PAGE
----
About Spanish National Museum of Archaeology
The Spanish National Museum of Archaeology (Museo Nacional de Arqueologia) in Madrid displays historical artefacts from throughout Spain’s worldwide history.
The periods covered by the Spanish National Archaeological Museum range from prehistory to the 19th century and include Ancient Roman and Greek works, Egyptian mummies, Moorish objects and Iberian pieces such as the famous sculptures, the Lady of Elche and Lady of Baza.
Spanish National Museum of Archaeology history
The Spanish National Archaeological Museum was founded in 1867 by the Royal Decree of Queen Isabella II – a year before she was deposed in the Glorious Revolution. The museum’s founding reflected the European trend of creating great national museums to exhibit each nation’s past, particularly colonial ventures, and satisfied the demand for a major institution where the collections of historical artefacts belonging to various organisations could be brought together under one roof.
The idea took hold thanks to advances in archaeology at the time and a growing awareness of the valuable cultural heritage which, because of invasions, wars and government confiscations, required protection.
Originally located in Madrid’s Embajadores district, in 1895 the museum was moved into a purpose-built neoclassical building designed by architect Francisco Jareño, built between 1866 and 1892. The building experienced extensions into the 1960s and closed in 2008 until 2014 for renovations.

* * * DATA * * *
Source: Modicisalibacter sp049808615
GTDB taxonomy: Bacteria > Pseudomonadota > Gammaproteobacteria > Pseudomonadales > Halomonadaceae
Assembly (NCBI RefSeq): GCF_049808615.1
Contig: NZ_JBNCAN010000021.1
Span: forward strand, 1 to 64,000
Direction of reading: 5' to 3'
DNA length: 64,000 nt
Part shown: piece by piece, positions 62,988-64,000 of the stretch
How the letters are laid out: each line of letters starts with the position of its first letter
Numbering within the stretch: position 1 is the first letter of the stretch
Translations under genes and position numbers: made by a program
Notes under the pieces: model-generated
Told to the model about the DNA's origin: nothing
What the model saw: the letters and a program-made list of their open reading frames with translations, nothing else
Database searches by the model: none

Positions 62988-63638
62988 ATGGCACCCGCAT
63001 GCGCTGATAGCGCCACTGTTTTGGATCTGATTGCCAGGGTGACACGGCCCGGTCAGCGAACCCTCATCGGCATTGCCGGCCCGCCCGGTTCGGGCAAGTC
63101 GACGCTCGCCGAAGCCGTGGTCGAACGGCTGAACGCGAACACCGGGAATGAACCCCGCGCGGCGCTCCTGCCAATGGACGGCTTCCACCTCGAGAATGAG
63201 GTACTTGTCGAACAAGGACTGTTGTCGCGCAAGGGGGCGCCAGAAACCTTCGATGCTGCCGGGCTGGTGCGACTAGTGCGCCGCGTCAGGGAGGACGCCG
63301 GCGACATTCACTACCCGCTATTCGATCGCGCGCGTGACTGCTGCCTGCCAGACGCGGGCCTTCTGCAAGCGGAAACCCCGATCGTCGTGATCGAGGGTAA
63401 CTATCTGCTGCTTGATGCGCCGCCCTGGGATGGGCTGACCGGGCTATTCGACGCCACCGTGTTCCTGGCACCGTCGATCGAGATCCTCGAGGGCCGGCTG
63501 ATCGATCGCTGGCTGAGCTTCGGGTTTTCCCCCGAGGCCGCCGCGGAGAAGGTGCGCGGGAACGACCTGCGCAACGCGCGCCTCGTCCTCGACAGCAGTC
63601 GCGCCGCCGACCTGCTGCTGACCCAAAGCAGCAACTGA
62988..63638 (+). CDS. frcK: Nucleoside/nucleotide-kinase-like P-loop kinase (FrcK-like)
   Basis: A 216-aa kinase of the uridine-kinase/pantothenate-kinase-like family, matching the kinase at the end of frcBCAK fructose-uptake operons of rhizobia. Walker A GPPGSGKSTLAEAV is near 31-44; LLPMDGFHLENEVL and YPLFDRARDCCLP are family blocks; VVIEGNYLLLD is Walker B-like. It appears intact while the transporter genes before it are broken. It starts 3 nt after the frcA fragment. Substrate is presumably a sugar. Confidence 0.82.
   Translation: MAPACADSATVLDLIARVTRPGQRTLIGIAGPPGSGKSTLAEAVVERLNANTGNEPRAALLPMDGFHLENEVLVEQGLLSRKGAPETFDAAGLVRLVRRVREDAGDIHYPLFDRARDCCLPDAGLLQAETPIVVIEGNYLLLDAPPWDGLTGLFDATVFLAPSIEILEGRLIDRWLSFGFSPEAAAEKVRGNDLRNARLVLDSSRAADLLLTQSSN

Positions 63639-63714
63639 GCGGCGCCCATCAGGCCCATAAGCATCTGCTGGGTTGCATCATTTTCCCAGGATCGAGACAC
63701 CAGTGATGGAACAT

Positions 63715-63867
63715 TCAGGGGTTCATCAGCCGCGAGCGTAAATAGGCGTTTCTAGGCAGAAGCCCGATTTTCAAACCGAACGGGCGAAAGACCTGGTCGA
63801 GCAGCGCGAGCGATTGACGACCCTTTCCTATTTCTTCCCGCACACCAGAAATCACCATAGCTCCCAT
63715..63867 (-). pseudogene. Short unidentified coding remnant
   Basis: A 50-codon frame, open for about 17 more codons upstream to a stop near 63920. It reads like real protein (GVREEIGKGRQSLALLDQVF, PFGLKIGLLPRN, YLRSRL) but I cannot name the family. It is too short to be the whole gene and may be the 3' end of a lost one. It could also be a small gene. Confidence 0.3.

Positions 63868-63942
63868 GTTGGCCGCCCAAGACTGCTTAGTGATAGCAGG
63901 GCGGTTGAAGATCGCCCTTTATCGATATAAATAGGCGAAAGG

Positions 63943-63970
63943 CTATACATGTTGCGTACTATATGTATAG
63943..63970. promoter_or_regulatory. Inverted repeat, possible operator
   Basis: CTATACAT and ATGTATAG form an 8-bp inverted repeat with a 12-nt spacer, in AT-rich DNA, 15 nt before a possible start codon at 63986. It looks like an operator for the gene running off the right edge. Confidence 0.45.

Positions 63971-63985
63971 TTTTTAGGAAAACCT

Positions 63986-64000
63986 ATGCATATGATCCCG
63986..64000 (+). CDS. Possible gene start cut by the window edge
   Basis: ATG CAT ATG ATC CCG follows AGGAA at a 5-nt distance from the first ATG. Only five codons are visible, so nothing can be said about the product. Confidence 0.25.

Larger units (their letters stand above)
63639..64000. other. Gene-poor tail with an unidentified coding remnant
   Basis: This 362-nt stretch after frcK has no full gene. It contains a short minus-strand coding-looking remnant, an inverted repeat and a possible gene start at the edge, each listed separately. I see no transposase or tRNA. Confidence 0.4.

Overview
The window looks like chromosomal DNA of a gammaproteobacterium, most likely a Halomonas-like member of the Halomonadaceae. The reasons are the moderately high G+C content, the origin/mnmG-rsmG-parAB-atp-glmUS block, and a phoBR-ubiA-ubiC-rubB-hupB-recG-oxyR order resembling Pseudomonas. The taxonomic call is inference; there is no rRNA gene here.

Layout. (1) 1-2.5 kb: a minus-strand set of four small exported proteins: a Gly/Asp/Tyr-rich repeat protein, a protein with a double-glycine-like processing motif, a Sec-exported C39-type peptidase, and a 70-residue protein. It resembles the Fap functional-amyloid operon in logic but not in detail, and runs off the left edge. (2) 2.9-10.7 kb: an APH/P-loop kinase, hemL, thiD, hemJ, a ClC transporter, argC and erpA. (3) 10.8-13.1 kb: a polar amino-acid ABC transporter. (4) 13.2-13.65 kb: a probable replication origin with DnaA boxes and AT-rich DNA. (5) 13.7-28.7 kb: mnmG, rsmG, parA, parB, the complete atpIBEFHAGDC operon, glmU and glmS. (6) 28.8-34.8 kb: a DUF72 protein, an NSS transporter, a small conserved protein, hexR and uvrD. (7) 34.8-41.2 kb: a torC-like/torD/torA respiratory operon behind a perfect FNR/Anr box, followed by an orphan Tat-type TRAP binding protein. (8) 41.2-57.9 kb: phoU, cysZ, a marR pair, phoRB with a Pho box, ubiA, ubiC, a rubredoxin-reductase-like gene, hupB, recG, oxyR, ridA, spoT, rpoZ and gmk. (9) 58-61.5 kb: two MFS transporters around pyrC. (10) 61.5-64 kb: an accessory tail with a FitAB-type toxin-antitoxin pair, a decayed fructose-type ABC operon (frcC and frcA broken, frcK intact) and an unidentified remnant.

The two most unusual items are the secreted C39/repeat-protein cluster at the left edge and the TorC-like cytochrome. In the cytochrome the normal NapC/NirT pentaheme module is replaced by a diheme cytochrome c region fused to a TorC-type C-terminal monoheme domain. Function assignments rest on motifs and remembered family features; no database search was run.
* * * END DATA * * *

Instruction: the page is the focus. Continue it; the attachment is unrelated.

Spanish National Museum of Archaeology today
Today, visitors enter into the museum through the forecourt, finding themselves within a replica of the Cave of Altamira, known for its prehistorical cave drawings. Walking amidst displays of ancient art including Greek ceramics, Visigoth votive crowns and Islamic Iberian ivories, you can spend hours reading the permanent display’s informative panels, exploring the mockups and touching replicas – an accessible experience for all visitors.
A particular highlight is the Lady of Elche, a limestone bust designed with incredible proportion, harmony and a face influenced by Greek art. A cavity in the back of her head suggests she was once used to store relics. After exploring the artefacts, stop by the shop and terrace cafe for a snack on the sunny terrace.
Getting to the Spanish National Museum of Archaeology
Madrid’s extensive public transport is the easiest way of reach the museum, catching the 1, 9, 19, 51, 74 buses that stop directly outside. Subway lines 4 and 2 take you to underground stations Serrano and Retiro respectively. For drivers, there is a public car park at Colon Square or Serranopark near the Plaza de la Independencia.